Clive Lovelday is a Consultant in Sexual Health with 31 years of experience in the management of sexual transmitted diseases, HIV and associated viral infections. He is currently Consultant for Buckinghamshire Community Sexual Health and HIV, Honorary Consultant for Buckinghamshire NHS Trust and Clinical Lead for International Clinical Virology Centre (ICVC) Charitable Trust. He graduated from Middlesex Hospital, University of London and undertook his postgraduate training in STD/HIV and Virology at University College Hospital and Primary Health Care at Norfolk and Norwich University Hospital.
He worked as a clinician and research fellow at one of the leading centres in the world for STD/HIV from the early days of HIV/AIDS. In 1996 he was appointed the first UK Professor of HIV/AIDS at Royal Free Hospital Medical School where he established a department to apply molecular virological technology to support the care of patients with HIV and hepatitis. In 2001 he established the ICVC Charitable Trust and Clinic to support the clinical care and treatment of patients with HIV and Hepatitis in 42 NHS district general hospitals across the UK. From 1988 onwards he has been the virology lead for a series of ground-breaking international MRC and EuroSIDA clinical trials establishing the treatment protocols for HIV/AIDS and the use of molecular virological measures to manage chronic virological infections.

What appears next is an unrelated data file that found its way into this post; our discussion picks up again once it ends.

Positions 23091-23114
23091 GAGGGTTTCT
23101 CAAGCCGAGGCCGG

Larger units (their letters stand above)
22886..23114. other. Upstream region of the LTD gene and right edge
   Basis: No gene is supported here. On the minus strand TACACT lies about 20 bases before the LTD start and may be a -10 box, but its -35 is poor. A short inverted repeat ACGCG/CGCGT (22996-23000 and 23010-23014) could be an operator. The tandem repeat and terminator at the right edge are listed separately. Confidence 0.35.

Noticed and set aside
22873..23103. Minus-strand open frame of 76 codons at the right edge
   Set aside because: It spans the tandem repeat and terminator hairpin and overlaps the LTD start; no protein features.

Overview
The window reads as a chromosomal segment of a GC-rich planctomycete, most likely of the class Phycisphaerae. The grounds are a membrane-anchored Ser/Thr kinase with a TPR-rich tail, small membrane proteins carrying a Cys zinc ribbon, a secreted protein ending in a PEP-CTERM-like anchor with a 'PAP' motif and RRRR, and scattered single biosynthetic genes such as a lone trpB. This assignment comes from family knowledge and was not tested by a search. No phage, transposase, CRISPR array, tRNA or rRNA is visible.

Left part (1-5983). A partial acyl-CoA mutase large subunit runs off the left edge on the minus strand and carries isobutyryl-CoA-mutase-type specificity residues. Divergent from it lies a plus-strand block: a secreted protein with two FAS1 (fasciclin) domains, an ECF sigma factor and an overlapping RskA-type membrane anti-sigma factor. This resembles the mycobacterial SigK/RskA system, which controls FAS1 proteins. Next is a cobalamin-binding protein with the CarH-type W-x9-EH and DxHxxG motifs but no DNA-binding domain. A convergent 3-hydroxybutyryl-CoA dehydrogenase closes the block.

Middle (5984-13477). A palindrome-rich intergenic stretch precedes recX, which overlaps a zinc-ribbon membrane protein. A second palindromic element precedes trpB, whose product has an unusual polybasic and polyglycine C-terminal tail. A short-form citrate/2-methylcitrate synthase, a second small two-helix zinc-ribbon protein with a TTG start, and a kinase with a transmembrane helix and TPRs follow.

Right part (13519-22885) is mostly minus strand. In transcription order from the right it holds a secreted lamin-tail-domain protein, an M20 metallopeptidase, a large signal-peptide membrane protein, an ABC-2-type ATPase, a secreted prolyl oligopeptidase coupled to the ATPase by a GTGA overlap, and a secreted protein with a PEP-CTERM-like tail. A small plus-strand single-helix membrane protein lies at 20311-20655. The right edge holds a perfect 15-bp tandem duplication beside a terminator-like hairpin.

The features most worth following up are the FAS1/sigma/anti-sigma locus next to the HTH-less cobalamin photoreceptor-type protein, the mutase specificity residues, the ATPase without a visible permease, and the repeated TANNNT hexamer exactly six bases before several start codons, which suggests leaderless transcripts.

Throughout his career he continued his hands-on care of patients with problems in sexual health, and managed the treatment of patients with HIV/AIDS and Hepatitis. He has GMC Higher Professional Registration in Clinical Microbiology (virology) and Primary Health Care.
He is currently Honorary Professor in Infectious Diseases at Thames Valley University and was recently awarded a lifetime DSc from University of West London for clinical and research contributions in the field of HIV/AIDS.
His research established National and International standards for the use of molecular virology to support diagnosis, monitoring and treatment of HIV/AIDS and other chronic viral infections. He has published over 150 peer-reviewed papers and over 200 abstracts in sexually transmitted diseases and chronic viral infections. Currently his team is developing technologies that will allow this level of clinical support for STD and HIV/AIDS to be devolved to resource-limited settings.